The new low-seat V variant of the KTM 250 Adventure bike has been launched in the Indian market. Interestingly, it is priced the same as the standard model, which is Rs 2.47 lakh (ex-showroom). A similar treatment was meted out to the KTM 390 Adventure motorcycle when the bike maker launched the low-seat V trim of the 390 Adventure almost a month ago at Rs 3.38 lakh (ex-showroom). Coming to the KTM 250 Adventure now, the most affordable bike in the company's Indian line-up comes with a seat height of 855mm. And now, its new V variant is available with a relatively lower seat height of 834mm, making it easier for short riders to manage. This means that the riding ergonomics of the 250 Adventure V is more relaxed and better than the standard version.
In addition, the KTM 250 Adventure V also receives an upgrade in the form of a revised suspension setup. Other than these changes, the KTM 250 Adventure V remains unaltered.
KTM 250 Adventure V Variant: Engine, Braking
In terms of mechanicals, the 250 Adventure V continues to draw power from the same 248.76cc single-cylinder, liquid-cooled engine that conforms to OBD2 standards. The engine churns out 29.6bhp of maximum power at 9,000rpm and 24Nm of peak torque at 7,500rpm. On offer is a 6-speed gearbox, for handling transmission duties.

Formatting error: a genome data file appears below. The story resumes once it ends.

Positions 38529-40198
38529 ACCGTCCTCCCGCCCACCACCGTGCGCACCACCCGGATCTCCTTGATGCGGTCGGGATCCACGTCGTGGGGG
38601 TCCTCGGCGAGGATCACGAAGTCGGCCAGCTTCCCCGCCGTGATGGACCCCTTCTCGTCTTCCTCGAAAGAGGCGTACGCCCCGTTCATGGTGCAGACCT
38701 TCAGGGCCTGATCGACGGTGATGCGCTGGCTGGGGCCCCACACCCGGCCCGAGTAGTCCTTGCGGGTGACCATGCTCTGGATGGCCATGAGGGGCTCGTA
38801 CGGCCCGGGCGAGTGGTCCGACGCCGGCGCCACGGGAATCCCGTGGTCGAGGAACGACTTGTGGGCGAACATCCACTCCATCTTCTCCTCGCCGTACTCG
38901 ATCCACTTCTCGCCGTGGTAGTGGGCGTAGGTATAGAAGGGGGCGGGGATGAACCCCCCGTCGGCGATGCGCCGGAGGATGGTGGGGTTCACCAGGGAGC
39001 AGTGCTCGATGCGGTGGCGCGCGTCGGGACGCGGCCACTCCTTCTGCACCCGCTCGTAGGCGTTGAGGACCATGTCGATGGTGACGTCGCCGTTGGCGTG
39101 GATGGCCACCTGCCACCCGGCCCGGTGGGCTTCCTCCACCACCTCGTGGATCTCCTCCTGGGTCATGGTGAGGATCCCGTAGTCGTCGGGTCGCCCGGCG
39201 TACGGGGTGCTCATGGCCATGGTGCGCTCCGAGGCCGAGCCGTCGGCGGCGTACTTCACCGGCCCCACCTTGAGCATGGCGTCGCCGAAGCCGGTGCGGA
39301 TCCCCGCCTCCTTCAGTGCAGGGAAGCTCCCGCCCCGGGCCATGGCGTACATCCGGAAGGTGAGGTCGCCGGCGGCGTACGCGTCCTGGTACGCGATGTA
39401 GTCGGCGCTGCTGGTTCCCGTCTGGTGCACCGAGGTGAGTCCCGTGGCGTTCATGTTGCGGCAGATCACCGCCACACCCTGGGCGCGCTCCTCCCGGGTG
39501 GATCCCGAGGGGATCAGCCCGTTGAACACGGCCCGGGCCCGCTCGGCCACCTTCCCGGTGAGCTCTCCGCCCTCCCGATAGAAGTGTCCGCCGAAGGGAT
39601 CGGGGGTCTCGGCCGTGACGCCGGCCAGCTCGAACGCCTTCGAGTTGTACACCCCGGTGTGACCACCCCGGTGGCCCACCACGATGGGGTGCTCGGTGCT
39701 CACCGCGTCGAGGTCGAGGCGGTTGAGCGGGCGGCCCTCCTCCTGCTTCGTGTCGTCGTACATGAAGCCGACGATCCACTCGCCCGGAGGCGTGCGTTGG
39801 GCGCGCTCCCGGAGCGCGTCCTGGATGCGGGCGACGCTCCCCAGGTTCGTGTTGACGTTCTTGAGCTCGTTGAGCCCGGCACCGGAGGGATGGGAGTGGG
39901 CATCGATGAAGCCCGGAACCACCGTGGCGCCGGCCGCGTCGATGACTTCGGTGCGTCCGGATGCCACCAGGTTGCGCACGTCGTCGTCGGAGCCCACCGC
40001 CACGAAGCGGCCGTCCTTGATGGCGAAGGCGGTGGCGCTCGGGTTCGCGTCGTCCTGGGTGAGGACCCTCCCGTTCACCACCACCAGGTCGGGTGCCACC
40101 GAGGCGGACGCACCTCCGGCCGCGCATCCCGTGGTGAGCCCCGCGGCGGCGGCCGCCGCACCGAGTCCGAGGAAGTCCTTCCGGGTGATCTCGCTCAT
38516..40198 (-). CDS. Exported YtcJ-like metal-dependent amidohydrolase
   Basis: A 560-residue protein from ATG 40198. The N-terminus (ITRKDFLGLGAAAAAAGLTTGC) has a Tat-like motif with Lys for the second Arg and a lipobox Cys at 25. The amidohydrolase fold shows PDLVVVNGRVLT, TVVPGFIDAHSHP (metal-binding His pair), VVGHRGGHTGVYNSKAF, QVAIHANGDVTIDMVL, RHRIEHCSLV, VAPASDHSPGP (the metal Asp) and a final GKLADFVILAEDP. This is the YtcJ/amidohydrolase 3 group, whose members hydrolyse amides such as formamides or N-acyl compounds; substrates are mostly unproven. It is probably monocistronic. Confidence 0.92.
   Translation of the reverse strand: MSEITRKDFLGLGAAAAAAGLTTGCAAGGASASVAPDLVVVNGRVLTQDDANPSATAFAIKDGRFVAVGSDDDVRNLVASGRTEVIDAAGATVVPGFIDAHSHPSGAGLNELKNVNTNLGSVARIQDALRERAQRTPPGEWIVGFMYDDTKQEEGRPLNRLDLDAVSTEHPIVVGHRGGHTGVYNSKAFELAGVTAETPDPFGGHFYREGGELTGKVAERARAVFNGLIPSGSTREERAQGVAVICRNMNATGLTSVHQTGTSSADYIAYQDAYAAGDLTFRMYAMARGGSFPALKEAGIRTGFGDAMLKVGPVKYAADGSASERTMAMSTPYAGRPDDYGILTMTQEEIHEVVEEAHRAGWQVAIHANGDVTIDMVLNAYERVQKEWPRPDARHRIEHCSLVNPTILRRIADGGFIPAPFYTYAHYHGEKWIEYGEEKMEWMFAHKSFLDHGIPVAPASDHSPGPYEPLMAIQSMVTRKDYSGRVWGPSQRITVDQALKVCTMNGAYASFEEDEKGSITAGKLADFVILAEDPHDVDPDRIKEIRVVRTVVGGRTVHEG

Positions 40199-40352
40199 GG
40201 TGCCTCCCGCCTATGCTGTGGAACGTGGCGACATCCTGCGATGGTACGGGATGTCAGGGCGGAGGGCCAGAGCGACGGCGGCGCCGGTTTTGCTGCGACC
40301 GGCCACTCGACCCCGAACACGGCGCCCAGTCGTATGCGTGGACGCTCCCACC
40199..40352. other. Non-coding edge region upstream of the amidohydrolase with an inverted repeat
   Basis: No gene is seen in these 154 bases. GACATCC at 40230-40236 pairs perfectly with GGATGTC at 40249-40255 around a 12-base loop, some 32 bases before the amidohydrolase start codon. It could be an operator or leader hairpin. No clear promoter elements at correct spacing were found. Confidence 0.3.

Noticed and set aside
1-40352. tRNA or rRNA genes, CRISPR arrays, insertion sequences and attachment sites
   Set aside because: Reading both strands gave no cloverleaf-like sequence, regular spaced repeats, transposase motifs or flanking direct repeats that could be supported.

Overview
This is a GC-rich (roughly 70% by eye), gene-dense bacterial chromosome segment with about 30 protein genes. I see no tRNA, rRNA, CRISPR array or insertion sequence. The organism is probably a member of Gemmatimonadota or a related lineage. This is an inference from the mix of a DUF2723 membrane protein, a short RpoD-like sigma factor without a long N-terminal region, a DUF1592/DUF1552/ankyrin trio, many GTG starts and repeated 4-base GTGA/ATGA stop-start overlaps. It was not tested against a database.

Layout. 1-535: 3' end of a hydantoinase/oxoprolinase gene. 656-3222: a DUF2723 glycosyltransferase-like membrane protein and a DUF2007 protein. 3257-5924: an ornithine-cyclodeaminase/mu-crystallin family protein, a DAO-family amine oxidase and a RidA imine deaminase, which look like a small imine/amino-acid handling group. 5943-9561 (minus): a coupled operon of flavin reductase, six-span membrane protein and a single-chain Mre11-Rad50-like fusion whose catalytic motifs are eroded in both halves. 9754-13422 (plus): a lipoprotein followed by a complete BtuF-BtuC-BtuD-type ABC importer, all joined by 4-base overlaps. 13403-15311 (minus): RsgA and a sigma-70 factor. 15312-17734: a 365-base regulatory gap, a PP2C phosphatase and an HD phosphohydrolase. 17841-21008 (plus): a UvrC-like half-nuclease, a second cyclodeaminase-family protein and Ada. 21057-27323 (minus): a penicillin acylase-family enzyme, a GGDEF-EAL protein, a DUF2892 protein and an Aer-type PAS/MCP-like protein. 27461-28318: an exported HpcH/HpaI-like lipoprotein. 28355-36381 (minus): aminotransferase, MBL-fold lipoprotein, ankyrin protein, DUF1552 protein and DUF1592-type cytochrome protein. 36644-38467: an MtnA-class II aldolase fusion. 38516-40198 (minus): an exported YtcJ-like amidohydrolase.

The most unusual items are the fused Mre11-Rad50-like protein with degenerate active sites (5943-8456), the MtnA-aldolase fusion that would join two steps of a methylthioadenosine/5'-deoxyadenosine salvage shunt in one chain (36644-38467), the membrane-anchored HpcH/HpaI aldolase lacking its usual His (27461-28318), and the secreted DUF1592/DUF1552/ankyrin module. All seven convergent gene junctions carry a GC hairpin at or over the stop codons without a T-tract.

In terms of braking, the V variant features a 320mm single disc with a radially-mounted calliper at the front and a 230mm single rotor with a floating calliper at the rear, accompanied by off-road ABS.
KTM 250 Adventure V Variant: Features
In terms of styling, the KTM 250 Adventure V sports a single-pod headlamp, LED daytime running lights, a short windscreen, a side-slung exhaust, a split-style seat (834mm in height), and an LED taillamp. Other notable features include a digital instrument cluster and alloy wheels.
KTM 250 Adventure V Variant: Market Competition
In the domestic market, the new KTM 250 Adventure V is priced at Rs 2.47 lakh (ex-showroom), similar to that of the regular version. In terms of rivalry, the V variant takes on the likes of the Royal Enfield Himalayan 411 and the BMW G 310 GS (if we consider their mechanical specifications).